When lifestyle changes, medication, or minimally invasive procedures don’t prevent or relieve symptoms of aortoiliac occlusive disease, your doctor may recommend surgery to bypass pelvic artery blockages and prevent new ones from developing.
At NYU Langone, our vascular specialists perform innovative surgical procedures to treat people with the condition.
Your doctor may perform a leg bypass surgery if you have large arterial blockages and severe symptoms. This surgery may be performed if a less invasive procedure doesn’t improve symptoms, or if a minimally invasive procedure isn’t possible, such as when the blockage is very long or crosses over a joint such as the hip or knee.
Your doctor may recommend this surgery if you have intermittent claudication, or pain when walking. It’s most commonly used for people with gangrene or skin ulcers on the leg. You may also need this procedure if you have a pulmonary embolism, a blood clot in the leg that breaks loose and travels through the bloodstream to an artery in the lungs, causing a potentially life-threatening blockage.
Performed using general or local anesthesia, leg bypass surgery allows the surgeon to create a new route for blood to travel around the blocked artery. This restores blood flow to the leg and prevents the need for amputation, which may be necessary when a body part is affected by gangrene.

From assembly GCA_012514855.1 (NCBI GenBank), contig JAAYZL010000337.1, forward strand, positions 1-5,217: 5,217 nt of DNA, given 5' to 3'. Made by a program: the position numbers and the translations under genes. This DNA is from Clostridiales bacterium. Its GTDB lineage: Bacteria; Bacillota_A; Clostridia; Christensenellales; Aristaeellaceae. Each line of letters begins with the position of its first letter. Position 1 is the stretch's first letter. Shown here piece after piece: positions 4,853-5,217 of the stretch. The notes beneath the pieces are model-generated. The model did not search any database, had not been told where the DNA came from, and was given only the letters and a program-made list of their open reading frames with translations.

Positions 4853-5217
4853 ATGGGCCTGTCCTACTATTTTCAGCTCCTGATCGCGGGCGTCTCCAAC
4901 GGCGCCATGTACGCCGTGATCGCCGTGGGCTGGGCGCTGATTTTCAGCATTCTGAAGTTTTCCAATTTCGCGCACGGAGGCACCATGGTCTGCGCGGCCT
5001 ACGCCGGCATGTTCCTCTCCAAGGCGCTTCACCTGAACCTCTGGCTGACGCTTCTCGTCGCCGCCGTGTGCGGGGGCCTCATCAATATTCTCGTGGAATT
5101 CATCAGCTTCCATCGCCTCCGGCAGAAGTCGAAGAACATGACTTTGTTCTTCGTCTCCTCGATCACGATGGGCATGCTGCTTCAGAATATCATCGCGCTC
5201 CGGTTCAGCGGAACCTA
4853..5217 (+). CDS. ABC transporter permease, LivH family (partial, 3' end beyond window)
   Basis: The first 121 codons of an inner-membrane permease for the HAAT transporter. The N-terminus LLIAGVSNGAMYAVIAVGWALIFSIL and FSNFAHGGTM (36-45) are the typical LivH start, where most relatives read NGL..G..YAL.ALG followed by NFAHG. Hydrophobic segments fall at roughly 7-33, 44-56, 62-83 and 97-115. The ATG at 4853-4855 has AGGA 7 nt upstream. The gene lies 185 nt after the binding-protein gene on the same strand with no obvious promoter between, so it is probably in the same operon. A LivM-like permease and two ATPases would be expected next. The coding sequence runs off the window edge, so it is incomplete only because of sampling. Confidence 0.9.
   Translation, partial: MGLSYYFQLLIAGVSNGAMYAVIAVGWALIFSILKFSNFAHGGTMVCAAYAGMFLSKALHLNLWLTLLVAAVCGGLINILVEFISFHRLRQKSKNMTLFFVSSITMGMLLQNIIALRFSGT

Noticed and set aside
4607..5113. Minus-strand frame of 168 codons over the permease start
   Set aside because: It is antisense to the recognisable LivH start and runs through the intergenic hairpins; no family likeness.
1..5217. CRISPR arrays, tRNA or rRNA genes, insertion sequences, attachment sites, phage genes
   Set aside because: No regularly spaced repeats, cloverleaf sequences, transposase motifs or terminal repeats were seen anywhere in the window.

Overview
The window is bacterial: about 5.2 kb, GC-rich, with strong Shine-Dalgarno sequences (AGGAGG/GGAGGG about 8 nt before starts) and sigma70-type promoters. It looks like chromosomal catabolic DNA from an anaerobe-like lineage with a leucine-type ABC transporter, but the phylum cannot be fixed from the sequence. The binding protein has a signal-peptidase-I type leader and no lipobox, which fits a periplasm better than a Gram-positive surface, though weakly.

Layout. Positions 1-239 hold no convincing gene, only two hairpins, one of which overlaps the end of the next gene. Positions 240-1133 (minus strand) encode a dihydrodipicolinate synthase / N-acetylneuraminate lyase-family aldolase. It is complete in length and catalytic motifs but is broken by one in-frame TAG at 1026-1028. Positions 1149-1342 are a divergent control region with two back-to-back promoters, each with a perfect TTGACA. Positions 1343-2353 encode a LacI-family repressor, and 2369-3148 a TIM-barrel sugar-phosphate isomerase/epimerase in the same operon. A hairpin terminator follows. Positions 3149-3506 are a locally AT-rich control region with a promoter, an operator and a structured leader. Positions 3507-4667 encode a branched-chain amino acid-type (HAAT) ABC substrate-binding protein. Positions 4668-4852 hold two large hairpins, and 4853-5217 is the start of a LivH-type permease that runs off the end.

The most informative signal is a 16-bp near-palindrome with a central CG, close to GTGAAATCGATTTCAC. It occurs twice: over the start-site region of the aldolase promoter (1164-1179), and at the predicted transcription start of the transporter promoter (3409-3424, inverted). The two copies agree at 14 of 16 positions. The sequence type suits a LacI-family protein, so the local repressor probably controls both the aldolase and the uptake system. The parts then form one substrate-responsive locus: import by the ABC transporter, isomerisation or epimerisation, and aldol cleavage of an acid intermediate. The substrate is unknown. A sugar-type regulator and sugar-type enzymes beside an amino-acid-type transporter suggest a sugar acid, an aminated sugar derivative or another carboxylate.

During a leg bypass, the surgeon makes an incision in the leg, then selects and removes a healthy vein to serve as a bypass graft for the blocked artery. Next, the surgeon clamps the vein and makes an incision near the blocked portion of the artery. He or she opens the artery and connects one end of the vein graft with permanent stitches. Then the doctor clamps and opens the artery above the blockage and connects the other end of the graft.
After the procedure, the doctor ensures the bypass is functioning properly by using Doppler ultrasound to evaluate blood flow in the artery.
The procedure typically requires a hospital stay of 3 to 10 days. Stitches are removed from the incisions one to two weeks after surgery. During this time, your surgeon may prescribe an antiplatelet medication to prevent blood clots from forming around the bypass site.
If the blockage appears in the femoral artery, which extends from the iliac artery into the leg, your doctor may perform a common femoral artery endarterectomy, in which he or she removes the plaque causing the blockage. Sometimes, doctors perform an endarterectomy on blockages to the iliac artery in the pelvis. The procedure is performed with general anesthesia.
Your surgeon makes an incision in the abdomen or leg, temporarily clamps and then opens the artery with an incision, and removes plaque, the waxy substance blocking blood flow to the lower body. Then, he or she uses stitches to close the incisions in the artery and the skin.
The surgery takes about three to four hours and typically requires a four to seven day hospital stay. You can likely resume normal activities within six to eight weeks.
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